RAPHAEL BOB-WAKSBERG'S animated series about a washed-up, depressed, alcoholic sitcom star who also happens to be a horse-man (or is it man-horse?) is the toughest sell on TV that also happens to be one of the medium’s finest animated shows. Season 5 is the show’s most ambitious yet, taking on the foibles of its lead so thoroughly that by the end, BoJack (Will Arnett) is picked apart, examined, and found wanting.
It helps, along the way, that BoJack Horseman
is very, very funny -- as exemplified this season by a scathing satire of a prestige drama, a sex robot named “Henry Fondle,” and a floating, BoJack-shaped balloon, which happens to interrupt the solitude of Character Actress Margo Martindale. Bojack Horseman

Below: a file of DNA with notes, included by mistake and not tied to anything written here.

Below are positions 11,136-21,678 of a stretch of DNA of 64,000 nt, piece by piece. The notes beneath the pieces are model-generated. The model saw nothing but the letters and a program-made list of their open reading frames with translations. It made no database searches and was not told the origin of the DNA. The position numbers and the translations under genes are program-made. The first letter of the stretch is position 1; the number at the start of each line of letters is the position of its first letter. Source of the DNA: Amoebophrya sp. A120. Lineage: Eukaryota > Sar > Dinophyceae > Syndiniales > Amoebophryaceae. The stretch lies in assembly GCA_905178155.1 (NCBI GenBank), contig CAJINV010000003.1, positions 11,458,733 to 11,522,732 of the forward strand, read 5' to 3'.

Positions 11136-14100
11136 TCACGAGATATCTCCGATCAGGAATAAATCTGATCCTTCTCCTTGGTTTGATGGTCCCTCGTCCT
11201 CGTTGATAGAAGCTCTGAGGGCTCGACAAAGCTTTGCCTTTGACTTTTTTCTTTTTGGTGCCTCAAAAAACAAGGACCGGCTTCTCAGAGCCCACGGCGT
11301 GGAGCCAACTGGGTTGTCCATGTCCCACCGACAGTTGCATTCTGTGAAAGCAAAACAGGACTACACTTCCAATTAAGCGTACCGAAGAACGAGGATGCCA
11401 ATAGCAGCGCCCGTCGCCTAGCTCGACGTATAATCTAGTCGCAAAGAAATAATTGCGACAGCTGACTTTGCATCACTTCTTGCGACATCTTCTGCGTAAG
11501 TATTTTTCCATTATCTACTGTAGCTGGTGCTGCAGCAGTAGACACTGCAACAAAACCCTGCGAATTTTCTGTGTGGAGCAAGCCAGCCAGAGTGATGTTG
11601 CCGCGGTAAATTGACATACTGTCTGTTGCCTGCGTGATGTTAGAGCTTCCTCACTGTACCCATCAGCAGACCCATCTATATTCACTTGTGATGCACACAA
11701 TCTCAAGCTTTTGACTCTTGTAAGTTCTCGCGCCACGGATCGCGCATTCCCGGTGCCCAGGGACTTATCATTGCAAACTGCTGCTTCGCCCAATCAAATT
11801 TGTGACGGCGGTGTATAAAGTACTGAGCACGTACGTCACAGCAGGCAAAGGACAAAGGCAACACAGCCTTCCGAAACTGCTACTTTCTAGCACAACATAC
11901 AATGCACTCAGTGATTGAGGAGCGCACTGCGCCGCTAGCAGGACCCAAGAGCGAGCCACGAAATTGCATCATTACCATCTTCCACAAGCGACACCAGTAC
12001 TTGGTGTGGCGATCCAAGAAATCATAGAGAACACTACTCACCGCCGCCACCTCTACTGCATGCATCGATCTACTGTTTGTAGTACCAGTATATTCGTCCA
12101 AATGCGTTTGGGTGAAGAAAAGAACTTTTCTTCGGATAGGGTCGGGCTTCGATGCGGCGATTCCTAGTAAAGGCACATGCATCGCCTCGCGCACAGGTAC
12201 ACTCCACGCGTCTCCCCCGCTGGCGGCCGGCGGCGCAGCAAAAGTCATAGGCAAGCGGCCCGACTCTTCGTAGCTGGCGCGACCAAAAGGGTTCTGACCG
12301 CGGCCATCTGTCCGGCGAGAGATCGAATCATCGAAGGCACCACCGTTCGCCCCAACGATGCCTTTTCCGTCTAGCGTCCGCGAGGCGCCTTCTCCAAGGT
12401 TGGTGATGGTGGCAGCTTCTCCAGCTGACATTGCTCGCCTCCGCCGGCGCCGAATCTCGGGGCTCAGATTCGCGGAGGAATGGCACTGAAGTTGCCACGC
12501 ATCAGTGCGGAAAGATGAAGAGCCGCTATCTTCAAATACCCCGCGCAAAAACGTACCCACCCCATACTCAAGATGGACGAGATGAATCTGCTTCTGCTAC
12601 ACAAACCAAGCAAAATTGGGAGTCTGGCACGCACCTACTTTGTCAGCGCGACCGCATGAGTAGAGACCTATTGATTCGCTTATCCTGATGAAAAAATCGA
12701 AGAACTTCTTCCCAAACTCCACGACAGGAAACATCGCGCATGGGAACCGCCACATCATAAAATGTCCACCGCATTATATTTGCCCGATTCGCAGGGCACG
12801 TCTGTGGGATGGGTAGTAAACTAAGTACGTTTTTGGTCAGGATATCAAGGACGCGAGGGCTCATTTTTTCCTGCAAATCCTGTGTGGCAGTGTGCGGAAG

’s discourse on forgiveness, guilt, and redemption is so elevated that it’s not just impressive for television: it’s impressive for the state of our discourse in 2018, period, especially because in this uncomfortable moment for powerful men and institutional nostalgia, the series refuses to settle for easy answers.
The final moment of this season, scored to The War on Drugs’s “Under the Pressure,” has stuck with me like little else has this year; it’s a still, brief moment of grace.https://twitter.com/KeithOlbermann/stat ... 6240800769